I have an elderly cat named Emma, a tiny DSH tuxedo whose “boxing weight” was 9 lbs, but who today weighs around 5 lbs. Technically she’s a family pet, but really…I have no problem claiming her as “mine.” She was adopted when I was a singleton, 19 years ago, one month before I met my husband, Bill. She is a bridge between my past life and the present.

Emma has always been confident but cool. Steely but sweet. She is the kind of cat who is liked by people who don’t usually like cats. She has always been the boss of ALL of our other cats (and several of our dogs). She is the one cat that won’t automatically run and hide when a strange human enters the house. For a tiny thing, she can be pretty bad-assed.

A few years ago Emma was diagnosed with kidney failure and then hypothyroidism. We had her treated in Seattle for the hypothyroidism (even though folks thought we were a little crazy to spend nearly $1,000 to treat a 15-year-old cat with bad kidneys). The radiation not only fixed her thyroid, but it also somehow managed to help her kidneys. For the last four years she’s been thin, and slowing, but pretty great for an old gal. No meds or fluids. However, in the last few months Emma has become frail. She still eats, drinks, sleeps and has normal bowel movements, but I find that I have to be super careful when I gently pet or brush her. More than a feather-light touch can cause her to lose her balance.

Perhaps because I know my time with her is limited, and out of guilt for spending far too much time and energy on the canines in our family, a few months ago I began waking up in the middle of the night, in large part to spend some time with Emma and our other cat Christy while our rowdy dogs sleep. Emma likes to crouch on the arm of the large reading chair in our living room where I sit. She tends to shift her balance a lot these days, but she’s still within my reach. She likes my company, and I like hers.


Emma was born in Memphis, TN in the late winter/early spring of 1996 to a street cat.  The street cat and her kittens lived outside but were fed and generally cared for by the next door neighbor of one of my co-workers, Dee. When the neighbors were getting ready to move, they asked Dee if she would look out for the momma cat and her lone kitten. (The kitten was the only one of the litter to survive the deadly play of two unsupervised Labradors.) However, Dee already had six (!) cats, so she asked me if I was interested.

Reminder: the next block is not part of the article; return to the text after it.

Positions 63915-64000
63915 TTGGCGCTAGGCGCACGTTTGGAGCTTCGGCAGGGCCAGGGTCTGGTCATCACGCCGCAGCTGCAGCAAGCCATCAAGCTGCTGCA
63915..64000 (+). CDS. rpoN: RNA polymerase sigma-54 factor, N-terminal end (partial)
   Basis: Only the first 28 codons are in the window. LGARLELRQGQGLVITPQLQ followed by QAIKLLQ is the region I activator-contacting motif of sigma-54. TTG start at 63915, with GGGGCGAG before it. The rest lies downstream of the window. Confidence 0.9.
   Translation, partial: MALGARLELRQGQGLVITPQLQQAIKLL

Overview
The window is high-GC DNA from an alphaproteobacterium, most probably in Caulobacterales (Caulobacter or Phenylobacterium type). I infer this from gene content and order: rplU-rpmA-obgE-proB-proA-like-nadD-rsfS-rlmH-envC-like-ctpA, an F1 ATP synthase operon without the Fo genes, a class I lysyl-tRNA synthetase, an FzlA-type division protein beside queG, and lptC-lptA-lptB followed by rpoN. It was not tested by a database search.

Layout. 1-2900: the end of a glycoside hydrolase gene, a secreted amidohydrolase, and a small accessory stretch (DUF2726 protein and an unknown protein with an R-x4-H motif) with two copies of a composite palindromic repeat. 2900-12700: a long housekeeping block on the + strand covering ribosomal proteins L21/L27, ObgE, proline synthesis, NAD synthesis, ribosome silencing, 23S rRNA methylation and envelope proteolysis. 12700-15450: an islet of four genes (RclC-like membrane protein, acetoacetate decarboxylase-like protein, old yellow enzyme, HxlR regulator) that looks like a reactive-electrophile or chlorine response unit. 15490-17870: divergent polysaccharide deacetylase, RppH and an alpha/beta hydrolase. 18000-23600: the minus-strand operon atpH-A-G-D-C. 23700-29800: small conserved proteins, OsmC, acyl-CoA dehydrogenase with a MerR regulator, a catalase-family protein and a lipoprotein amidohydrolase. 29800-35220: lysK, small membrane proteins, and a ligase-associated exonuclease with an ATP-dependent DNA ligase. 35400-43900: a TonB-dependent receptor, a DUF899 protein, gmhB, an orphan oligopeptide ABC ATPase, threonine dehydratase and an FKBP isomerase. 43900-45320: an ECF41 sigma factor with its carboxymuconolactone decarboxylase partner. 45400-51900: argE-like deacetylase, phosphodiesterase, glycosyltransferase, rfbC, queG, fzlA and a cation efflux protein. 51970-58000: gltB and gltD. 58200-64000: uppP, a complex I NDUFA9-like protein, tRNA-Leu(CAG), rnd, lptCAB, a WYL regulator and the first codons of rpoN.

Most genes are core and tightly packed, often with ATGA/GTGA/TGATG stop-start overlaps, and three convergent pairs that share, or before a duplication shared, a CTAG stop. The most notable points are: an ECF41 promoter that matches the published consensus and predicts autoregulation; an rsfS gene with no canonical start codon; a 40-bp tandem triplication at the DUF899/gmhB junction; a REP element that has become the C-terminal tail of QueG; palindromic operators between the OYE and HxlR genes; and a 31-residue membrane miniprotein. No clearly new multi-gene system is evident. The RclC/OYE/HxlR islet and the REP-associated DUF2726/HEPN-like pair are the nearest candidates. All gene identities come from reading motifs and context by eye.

At that point I had two one-year old felines: Tommy a huge gray tabby, and Mimi a flame point Siamese.  Mimi was super-playful and Tommy was generally sloth-like, so I thought that getting another cat as a playmate for Mimi would be a good idea. I drove over to Dee’s house to meet the kitten.

The first time I saw the kitten, she was perched in the bare branches of a small bush that grew in the median of grass between the sidewalk and the street. Even then, even as little as she was, she exuded a rare confidence.

On the drive home she fidgeted in my lap, occasionally looking up at me with her strong and piercing eyes, and I promised right then and there to always take care of her.

Later that night I had to be out of the apartment, so I asked a cousin of mine to kitten-sit. By the time I returned home he had named her Emma, for Emma Peale of “The Avengers.”

In her early years, Emma loved to retrieve and catch balls. Bill and I would buy buckets of soft toy balls and throw them against the wall for her for hours. She loved to jump and do acrobatics while the older cats looked on. (Unfortunately Emma and Mimi never got along, but they both remained playful, just not with each other.)

Then we adopted an 8-year-old Brittany named Baby. He was Emma’s dog.  Every time we returned home from a walk, Emma would greet us by rubbing up against Baby’s front shoulder, and Baby would wag his short red and white tail.

For the first 14 years or so, Emma was a master hunter who regularly left us gifts like mice, small birds, and even snakes. Most often they were dead, but at least once she calmly strolled into the living room with what looked like a wiggly whisker sticking out of her face. Upon closer investigation I realized that it was the tail of a live baby mouse, which Emma then unceremoniously dropped on the wood floor. It ran. She caught it. Bill and I did our best to rescue those baby mice (there must have been a nest in the garden at the edge of the patio), but I’m afraid more than a few ended their short lives as cat toys.

When she was nine years old, I remember thinking that for a street cat Emma had probably exceeded her expected life span. I never expected her to live a long life. And yet, she has. She’s outlived Baby, Mimi and Tommy — all by several years.

What will I remember most about Emma?  What part of her life will stand out the most in my future memories?  Probably the present — her last months of life, and how sweet she’s being, and how much she appreciates the time I spend with her.  My hope, however, is that it will be her life in-total that will stay with me, as a parallel and significant piece of my own life’s story.


Author’s Note:  Emma passed away at the end of March 2015. She is missed. Emma is the subject and inspiration of “The Emma Project” — a collection of portraits of Emma, all by talented local artists, presented side-by-side so that pet parents interested in hiring a portrait artist can instantly compare styles and determine which artist’s work draws them in and suits their needs. These portraits can be viewed at Life Cycle’s facility.